This article about providing dental care to seniors is by Deanna Mirro Altmann, a Risk Management Consultant with MLMIC Insurance Company. It was originally printed in our Second Quarter 2023 issue of The Scope: Dental Edition. Read more from the publication here.

By 2030, one in six people in the world will be over the age of 60, and the demand for healthcare services in this population is increasing exponentially, as the elderly population experiences more chronic conditions and comorbidities when compared to the rest of the population. According to the National Council on Aging (NCOA), approximately 95% have at least one chronic condition and 80% have at least two chronic conditions. How can dental providers be prepared amidst the lingering effects of the pandemic coupled with the increased demand for care?

Older adults are interested in choosing therapies that will help keep their teeth. There is an emphasis on not only feeling good but also looking good as you age. Elderly patients, especially those with chronic health conditions, require extra precautions when receiving their care. There is increasing demand on dentists to have knowledge of oral manifestations of a chronic systemic disease process. One way to be prepared is by improving access to comprehensive and safe care. This is an important first step toward quality and safety outcomes in this growing patient population.

Providing a safe environment and remaining sensitive to the needs of this patient population will enhance patient care, improve patient satisfaction and minimize exposure to claims of negligence and professional liability. Starting with the physical aspects of the dental office setting, it is important to assess all the following areas where care is to be provided:

  • Provide adequate comfortable seating for the elderly.
  • Office waiting rooms and examination rooms should be clean, welcoming and comfortable.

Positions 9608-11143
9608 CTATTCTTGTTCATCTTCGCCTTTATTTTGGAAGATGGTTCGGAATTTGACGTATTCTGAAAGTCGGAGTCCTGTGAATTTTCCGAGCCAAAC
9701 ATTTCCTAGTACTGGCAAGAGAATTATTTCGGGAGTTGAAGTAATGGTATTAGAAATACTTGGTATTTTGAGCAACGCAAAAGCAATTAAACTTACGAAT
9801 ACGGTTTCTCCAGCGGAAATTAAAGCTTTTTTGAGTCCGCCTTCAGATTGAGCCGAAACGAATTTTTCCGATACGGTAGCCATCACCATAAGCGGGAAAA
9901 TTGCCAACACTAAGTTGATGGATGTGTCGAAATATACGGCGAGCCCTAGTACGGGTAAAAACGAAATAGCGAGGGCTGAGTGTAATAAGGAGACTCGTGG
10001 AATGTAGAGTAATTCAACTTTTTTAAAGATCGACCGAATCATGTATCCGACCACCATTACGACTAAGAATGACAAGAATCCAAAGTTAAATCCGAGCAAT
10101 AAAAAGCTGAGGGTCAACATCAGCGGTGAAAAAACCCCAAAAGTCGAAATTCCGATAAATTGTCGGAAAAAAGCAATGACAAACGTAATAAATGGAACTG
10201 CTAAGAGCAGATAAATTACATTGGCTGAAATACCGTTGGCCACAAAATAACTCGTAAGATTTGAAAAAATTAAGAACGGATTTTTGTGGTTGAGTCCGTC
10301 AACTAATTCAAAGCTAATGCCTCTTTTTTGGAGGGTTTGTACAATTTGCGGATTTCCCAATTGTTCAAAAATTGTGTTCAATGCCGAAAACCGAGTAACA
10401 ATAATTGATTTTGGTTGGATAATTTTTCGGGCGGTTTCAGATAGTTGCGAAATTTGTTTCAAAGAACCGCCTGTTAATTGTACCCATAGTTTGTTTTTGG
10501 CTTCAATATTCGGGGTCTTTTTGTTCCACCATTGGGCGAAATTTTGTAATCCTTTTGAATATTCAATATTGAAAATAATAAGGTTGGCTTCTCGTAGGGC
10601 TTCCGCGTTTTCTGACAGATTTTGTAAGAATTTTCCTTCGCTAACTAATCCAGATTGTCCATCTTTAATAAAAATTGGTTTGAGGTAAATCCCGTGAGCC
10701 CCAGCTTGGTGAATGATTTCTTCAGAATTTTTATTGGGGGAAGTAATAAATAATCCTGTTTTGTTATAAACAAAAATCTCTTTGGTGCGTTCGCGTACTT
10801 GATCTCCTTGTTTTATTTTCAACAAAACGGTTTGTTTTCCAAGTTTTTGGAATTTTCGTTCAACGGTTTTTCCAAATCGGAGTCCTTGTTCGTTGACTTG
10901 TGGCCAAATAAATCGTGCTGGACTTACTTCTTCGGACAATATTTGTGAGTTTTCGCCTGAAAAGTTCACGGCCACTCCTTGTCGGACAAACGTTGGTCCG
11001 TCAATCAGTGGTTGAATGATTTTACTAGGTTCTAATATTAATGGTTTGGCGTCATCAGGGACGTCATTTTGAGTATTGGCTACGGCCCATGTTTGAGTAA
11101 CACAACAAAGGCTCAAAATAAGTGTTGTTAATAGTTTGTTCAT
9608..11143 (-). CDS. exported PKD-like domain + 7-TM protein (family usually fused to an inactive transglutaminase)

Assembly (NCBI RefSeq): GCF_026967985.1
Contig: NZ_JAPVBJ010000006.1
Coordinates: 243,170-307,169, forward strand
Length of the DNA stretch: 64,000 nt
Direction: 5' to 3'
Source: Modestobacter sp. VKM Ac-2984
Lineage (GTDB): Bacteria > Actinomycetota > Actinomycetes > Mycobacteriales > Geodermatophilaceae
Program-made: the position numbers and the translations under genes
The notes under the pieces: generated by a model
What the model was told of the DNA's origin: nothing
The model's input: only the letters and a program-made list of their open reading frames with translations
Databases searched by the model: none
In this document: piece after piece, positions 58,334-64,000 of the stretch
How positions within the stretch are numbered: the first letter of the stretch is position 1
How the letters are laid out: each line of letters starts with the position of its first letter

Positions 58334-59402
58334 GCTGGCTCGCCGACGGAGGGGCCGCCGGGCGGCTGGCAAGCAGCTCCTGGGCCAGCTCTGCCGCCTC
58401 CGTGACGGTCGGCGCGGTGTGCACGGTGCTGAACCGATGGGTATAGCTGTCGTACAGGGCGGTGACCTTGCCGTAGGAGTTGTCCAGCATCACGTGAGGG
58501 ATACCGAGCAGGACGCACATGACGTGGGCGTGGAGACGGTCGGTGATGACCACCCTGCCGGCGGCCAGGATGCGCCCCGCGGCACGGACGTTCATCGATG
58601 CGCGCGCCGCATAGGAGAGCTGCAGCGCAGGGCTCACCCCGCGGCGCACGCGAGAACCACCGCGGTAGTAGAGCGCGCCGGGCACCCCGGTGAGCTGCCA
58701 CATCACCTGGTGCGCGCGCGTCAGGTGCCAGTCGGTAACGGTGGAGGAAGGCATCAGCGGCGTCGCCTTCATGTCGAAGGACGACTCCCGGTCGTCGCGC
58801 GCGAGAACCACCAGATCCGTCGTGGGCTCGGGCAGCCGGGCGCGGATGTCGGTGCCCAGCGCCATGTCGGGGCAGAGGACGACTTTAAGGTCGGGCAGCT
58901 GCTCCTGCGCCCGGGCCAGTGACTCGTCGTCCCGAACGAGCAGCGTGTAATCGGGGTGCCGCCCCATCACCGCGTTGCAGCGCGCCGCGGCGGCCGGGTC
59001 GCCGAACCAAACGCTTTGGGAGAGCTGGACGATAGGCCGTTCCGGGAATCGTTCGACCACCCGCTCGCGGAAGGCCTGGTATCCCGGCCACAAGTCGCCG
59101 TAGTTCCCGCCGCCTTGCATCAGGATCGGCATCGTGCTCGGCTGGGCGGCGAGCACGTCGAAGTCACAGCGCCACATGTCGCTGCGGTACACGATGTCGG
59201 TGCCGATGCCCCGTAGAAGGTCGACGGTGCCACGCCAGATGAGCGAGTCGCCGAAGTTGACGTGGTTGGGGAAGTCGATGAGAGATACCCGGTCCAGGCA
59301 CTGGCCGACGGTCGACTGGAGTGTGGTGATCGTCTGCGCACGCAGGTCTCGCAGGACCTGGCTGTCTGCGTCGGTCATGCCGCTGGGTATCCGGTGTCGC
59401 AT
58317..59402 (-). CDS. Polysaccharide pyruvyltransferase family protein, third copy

• Adequate space needs to be provided in waiting rooms to accommodate persons in wheelchairs.
  • Sufficient lighting should be maintained throughout the office.
  • Floors and carpeted areas must be in good condition.
  • Hallways and waiting rooms should be free of obstacles and trip hazards and allow space for those with walkers to ambulate.
  • Consider installing hallway safety rails and inspect required bathroom grab bars regularly.
  • Evaluate the building/office for handicap accessibility and ensure sufficient parking is available.
  • Have wheelchairs readily available for patients.

Perform a comprehensive geriatric assessment including:

  • A thorough and complete client/family interview.
  • A full dental examination, including a cancer screening.
  • A health literacy assessment for the patient and/or caregiver.
  • A review of the patient’s medication history and usage and the patient’s understanding of their medications.
  • A comprehensive medication education program, including written materials utilizing a clear, large font.

Additionally, consider a review of the patient’s cognition, support systems and finances, as well as the patient’s willingness to accept help. As part of that engagement, you should provide resources when English is the second language. Use everyday language and avoid technical terms. Also, be sure to document all materials given to the patient and caregiver. Written or typed materials should be a 12-point font or larger.

Care Models to Consider for Effective Patient Engagement

In 2017, the John A. Hartford Foundation and the Institute for Healthcare Improvement (IHI) partnered with the American Hospital Association and Catholic Health Association of the United States to develop a social movement so that all older adult care is age friendly. The 4Ms, an age-friendly health system, utilizes a patient-centered approach to make care of older adults more manageable.

The 4Ms identify issues that can drive decision making in the care of older adults. The 4Ms framework includes: